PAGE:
What GAO Found
In the summer of 2014, refiners purchased all the helium offered in the Department of the Interior's Bureau of Land Management's (BLM) first-ever competitive helium auction at higher than expected prices. Two refiners purchased all 93 million cubic feet of helium that was auctioned at an average price of $161 per thousand cubic feet—significantly above the prices offered by most other bidders. BLM, refiners, and nonrefiners identified possible reasons for the auction's outcome, including that refiners had an advantage at the auction because their costs for refining crude helium were lower than those of nonrefiners. After the auction, BLM sold more than 1 billion cubic feet of helium in two sales that were restricted to refiners. Since BLM used the average auction price to help set the sales price, the sales price also was higher than expected.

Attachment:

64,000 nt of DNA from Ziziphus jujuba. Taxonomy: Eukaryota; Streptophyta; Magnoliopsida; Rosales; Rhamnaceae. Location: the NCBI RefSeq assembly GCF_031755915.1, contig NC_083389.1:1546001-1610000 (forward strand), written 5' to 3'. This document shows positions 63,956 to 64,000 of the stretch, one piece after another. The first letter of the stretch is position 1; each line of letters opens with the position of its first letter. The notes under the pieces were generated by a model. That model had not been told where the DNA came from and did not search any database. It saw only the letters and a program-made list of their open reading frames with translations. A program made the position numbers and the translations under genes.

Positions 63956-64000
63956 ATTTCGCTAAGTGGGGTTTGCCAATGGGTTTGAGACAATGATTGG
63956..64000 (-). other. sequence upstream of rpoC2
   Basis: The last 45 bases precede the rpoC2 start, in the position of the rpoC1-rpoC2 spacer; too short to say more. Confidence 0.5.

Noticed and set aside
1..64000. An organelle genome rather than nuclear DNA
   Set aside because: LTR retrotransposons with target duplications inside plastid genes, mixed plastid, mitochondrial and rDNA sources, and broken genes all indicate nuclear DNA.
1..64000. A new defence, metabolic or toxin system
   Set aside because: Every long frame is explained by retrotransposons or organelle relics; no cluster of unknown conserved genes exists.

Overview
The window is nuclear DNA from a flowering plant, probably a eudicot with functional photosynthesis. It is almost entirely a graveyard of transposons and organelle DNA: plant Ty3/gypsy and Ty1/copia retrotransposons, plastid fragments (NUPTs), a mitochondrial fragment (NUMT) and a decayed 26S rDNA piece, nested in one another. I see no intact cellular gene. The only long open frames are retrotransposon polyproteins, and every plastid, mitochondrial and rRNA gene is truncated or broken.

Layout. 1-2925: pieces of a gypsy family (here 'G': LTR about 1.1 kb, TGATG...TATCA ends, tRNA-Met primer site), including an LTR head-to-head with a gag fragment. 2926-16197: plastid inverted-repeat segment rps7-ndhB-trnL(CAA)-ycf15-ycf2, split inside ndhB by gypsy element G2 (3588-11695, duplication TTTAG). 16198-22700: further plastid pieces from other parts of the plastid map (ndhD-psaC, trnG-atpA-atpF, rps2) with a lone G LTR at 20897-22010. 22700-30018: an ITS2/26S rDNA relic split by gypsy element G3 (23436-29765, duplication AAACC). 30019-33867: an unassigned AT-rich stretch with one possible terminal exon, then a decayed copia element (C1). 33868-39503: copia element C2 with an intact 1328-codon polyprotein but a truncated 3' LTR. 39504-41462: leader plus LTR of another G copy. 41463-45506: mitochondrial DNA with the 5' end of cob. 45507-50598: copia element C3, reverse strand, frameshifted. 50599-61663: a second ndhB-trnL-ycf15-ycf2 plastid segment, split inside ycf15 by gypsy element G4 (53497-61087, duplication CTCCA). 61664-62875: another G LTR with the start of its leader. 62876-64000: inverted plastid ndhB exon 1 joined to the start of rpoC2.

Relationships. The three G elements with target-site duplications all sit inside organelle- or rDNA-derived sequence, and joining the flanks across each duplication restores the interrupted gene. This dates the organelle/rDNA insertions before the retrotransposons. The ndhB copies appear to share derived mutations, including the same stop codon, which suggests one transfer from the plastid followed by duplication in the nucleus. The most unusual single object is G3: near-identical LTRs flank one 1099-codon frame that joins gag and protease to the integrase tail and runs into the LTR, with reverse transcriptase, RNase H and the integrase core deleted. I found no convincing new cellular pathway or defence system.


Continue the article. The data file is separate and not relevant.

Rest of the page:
BLM has taken steps to help improve reporting by refiners, but the agency does not have full assurance that refiners are satisfying the tolling provision. The tolling provision requires refiners, as a condition of sale or auction, to make excess refining capacity available at commercially reasonable rates to certain nonrefiners. BLM officials said that one way refiners can satisfy the tolling provision is to attempt to negotiate tolling agreements. The act does not require refiners to report information to BLM about their attempts to negotiate agreements that do not result in signed agreements, so the reporting of this information is voluntary. BLM requested that refiners report this information, but the refiners' responses were inconsistent. For example, some refiners reported that they had attempted to negotiate agreements but did not report details about volume or rates offered. Officials from Interior's Office of the Solicitor said BLM may need to issue a rule to require refiners to report about their attempts to negotiate tolling agreements. However, BLM officials said they do not intend to issue such a rule because it is a time-consuming process that might delay future auctions and sales. Nevertheless, without information about refiners' attempts to negotiate agreements, BLM cannot determine the extent to which refiners with excess capacity are satisfying the tolling provision.